The sensation arrived in the form of a man. And sensationally, he was called Toks. He came along just as I was finding my legs again. I had climbed a particularly steep hill with a group of five T-Rex's*, when Toks came past at a rate of knots. I followed him and undoubtedly finished several hundred places faster as a result of that one decision. Toks went past the group as if he was late for something and I latched onto his back wheel, feeling my energy levels top up as we sipped from the exhausted souls of the dozens of riders we flew past.
After a few kilometres of tailing him, I knew it was time to give back a bit and volunteered to take the front. I pounded into the headwind, pushing hard. Mercifully Toks called to me and told me not to kill myself and I knocked it back a notch. This was the fastest part of the Dragon Ride for me. We stayed together for more than forty kilometres and kept a pace I didn't believe I was capable of. We would swap every kilometre or so, sharing the front and recovering at the back. Toks is obviously an experienced cyclist, careful to obey the rules of the road, but rapid. I was once again shown how these rides can be dramatically affected by other riders. There are three choices I made on the Dragon Ride that gained me about an hour and following Toks was the most significant.
After an age of flying along the roads of Wales, I lost him near the bottom of the steep climb out of Neath, half a mile from the third and final feed station. The climb was tough and the day was really heating up. The separation happened in a second, and there was nothing I could do to regain it. Every time I tried to give more effort, I could feel the spectre of leg cramp stretch inside my leg. He was still in a rush and although I started pulling him back towards the feed station, he didn't even stop to fill his bottles. Mildly amazed, I pulled over and guzzled water and bananas, wandering if I would find his withered husk half way up a mountain.
The final quarter of the Dragon was entirely mental, like Toks had said before he mentally flew past the final feed station. To put a large emphasis on this, the course revisits the mighty Bwlch. If the Dragon is typified by long steady killer ascents, the Bwlch is the godfather of all of them. Rather than the first Bwlch ascent, this climb starts at the bottom and climbs entirely to the top in one long sitting. With no punctuation, just a road and never-ending mountain, this was truly a test of spirit. I saw one guy get off his bike and climb the metal barrier before collapsing on the edge of a steep drop. I thought to myself that perhaps he was having a heart attack, but like every other rider on that hill, I kept climbing. He may have been having a heart attack, but at least his climb was over, lucky bastard.
Barring injury or personal tribulation, this ascent is the hardest of the lot. Ask any rider of the 2010 Dragon and they will recall the breeze at the top of the Bwlch as you curve around to the left. That breeze was better than a pint of lager on a hot day. I powered up the Bwlch at approximately 9mph, steadily passing the ribbon of riders. Later that evening back on the campsite, I spoke to a nice Welsh chap who had ridden the Dragon as well. He was 43 years old and had confided the night before that he was something of a runner. He did the entire Dragon in just over 6 hours and powered up the Bwlch between 14 and 15 mph! By my calculations I had bumped into one of the top 25 cyclists on the Dragon, and he took up cycling a year ago.
After climbing the Bwlch you are treated to an enormous descent down to a shortish sharpish hill and then another enormous descent to the finish. Coming down the Bwlch I realised for the first time that I was almost on target for a sub-seven hour finish. Without Toks I wasn't as sharp, but I kept pushing through the remaining kilometres and as I raced down the mountain in the bright sunlight, I kept glancing at my clock trying to do the maths in my head.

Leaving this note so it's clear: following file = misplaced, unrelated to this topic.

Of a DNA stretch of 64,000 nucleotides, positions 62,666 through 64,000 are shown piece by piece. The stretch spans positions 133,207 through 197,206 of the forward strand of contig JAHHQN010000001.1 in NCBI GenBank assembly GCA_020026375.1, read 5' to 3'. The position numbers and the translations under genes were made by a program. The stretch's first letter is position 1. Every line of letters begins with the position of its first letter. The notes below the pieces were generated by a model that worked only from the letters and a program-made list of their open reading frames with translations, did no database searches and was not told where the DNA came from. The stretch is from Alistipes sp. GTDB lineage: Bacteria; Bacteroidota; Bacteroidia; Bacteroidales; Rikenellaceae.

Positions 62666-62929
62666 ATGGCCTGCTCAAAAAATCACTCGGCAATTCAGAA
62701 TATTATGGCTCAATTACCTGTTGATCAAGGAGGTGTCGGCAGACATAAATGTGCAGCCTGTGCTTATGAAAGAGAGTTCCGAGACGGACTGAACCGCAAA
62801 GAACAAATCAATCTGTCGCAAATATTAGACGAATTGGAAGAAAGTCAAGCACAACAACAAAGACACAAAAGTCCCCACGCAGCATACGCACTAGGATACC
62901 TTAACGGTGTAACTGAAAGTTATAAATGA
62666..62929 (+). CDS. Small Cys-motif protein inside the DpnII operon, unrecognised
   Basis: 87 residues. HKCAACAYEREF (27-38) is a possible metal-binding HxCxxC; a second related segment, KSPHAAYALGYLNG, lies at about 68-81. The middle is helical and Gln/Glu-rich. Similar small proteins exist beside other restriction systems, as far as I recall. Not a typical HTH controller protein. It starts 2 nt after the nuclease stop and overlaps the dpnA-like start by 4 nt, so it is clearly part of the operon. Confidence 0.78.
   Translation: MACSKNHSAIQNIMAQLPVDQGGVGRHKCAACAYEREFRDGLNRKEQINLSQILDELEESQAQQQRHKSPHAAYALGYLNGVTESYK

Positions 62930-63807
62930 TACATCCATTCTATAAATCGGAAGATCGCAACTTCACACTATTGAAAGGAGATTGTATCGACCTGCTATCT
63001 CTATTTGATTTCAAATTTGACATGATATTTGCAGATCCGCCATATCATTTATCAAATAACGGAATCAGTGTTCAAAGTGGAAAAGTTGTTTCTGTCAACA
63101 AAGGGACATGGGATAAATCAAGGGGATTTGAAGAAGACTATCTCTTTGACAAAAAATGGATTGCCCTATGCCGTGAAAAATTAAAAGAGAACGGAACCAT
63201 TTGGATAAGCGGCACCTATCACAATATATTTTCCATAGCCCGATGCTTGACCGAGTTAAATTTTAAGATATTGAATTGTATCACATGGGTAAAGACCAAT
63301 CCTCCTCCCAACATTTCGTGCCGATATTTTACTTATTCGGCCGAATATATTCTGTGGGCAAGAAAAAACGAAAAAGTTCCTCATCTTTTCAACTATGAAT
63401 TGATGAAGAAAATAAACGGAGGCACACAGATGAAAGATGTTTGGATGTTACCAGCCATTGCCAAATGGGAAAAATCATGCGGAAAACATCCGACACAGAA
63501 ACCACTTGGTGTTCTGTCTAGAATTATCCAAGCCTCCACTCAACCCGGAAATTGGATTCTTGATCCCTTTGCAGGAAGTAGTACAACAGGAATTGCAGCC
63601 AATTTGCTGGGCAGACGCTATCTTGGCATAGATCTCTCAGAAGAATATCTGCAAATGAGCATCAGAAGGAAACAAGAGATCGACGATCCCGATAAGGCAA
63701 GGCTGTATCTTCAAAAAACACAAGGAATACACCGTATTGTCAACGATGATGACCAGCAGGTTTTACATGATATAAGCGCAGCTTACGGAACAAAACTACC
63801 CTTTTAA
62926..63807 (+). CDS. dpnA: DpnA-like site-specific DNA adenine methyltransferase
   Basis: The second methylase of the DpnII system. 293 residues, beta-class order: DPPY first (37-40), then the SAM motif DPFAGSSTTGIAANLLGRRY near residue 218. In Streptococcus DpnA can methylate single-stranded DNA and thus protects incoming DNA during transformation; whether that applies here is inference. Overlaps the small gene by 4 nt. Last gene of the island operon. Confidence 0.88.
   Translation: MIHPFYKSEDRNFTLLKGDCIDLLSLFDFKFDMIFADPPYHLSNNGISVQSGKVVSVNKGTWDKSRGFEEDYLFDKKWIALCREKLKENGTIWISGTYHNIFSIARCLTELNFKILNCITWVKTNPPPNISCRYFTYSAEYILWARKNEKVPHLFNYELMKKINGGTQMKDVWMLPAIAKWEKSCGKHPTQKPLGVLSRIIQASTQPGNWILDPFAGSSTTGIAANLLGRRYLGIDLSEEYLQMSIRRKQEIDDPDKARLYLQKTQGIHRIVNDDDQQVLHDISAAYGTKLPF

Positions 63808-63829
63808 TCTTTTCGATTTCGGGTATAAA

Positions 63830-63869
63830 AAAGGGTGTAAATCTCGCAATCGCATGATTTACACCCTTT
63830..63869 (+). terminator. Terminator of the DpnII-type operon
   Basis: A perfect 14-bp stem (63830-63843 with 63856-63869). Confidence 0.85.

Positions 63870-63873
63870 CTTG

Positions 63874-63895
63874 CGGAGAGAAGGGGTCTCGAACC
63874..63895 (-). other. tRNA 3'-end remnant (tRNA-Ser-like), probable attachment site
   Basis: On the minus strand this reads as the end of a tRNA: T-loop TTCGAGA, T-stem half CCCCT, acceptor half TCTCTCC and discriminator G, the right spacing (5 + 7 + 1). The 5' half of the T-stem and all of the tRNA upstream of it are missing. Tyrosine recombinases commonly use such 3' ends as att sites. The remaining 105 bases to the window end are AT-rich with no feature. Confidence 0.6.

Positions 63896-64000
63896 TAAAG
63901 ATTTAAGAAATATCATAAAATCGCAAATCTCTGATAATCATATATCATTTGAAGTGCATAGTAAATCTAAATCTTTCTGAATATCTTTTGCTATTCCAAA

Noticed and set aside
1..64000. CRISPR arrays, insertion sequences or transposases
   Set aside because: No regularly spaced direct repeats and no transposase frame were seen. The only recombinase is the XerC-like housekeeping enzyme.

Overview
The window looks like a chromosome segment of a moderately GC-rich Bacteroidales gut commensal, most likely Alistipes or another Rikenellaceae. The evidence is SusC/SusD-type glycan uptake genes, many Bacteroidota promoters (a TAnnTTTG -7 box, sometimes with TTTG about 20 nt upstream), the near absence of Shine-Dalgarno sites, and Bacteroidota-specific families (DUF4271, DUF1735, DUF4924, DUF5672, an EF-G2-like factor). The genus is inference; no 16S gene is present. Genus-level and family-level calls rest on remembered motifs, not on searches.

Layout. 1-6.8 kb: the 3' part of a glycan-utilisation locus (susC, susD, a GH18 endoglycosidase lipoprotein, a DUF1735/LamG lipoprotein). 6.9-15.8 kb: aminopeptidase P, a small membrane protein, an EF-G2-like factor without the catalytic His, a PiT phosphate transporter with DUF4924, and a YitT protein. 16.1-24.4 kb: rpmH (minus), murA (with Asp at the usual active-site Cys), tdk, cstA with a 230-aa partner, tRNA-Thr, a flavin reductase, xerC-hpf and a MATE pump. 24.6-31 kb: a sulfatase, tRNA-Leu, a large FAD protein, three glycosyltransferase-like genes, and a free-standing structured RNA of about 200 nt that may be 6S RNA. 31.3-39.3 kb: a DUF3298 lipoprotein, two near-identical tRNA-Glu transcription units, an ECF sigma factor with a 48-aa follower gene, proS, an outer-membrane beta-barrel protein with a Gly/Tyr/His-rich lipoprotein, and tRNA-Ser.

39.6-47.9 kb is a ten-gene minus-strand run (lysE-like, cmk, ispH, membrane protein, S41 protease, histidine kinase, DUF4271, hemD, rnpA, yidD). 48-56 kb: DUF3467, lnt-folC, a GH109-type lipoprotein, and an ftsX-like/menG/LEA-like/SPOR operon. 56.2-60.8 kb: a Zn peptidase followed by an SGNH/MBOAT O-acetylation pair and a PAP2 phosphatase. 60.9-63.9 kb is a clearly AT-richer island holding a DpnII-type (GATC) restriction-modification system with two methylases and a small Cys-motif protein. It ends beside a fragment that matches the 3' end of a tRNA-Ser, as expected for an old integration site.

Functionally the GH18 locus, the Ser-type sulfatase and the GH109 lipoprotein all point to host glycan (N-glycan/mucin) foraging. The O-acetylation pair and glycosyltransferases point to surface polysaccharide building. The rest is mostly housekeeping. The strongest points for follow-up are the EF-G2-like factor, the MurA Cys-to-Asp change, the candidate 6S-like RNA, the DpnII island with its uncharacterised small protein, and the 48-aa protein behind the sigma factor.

The rush to the finish was fast. However, speed is relative, and I later found that Toks had gained about 25 minutes on me in the last stage, which leaves me thinking he probably climbed the Bwlch between 12 and 14 mph. I went through the finish line in 6:58:31 and collected my goody bag with an enormous grin plastered to my face. For me the Dragon Ride was a revelation. For the last 12 months, cycling has been a mainly solitary trek along 6500 miles of road. I've trimmed down and gained strength. The sportive showed me just how much I had come along in this time.
No serious injuries were reported this year. The marshals were mostly in the right places and were very helpful. I wasn't aware that Gels and powders were going to be rationed, and looking back I guess it's inevitable; if expensive items are being given away, people get greedy (ahem). I am sure that asking riders to ration the Gels at all the feed stations would help prevent this problem. I would also like to see the organisers make sure the riders know which way their route is when the road is being used for more than one route. At one point I wasn't 100% sure I was going the right way for a mile or two. But for a ride that takes in 190km, my overall opinion is the organisers ran an exceptionally good event.
Rob and Neil came in less than an hour later. Neil had nursed his cramped legs for more than a 1/4 of the entire race. By starting near the back of the race, we all spent most of the ride passing other riders. They did the last 30 miles in a much faster time. I know that Neil is itching to attack another sportive to bury some demons. Having spoken, their experiences are totally different to mine, with their own high and low points. But we all agree that come 2011, we'll be coming back to beautiful Wales to beat our previous times on the Verenti Dragon Ride.
* according to my friend who used to work in a cycle shop, a T-Rex is a customer who walks into the shop on enormous legs, with feeble arms that only seem capable of grasping food.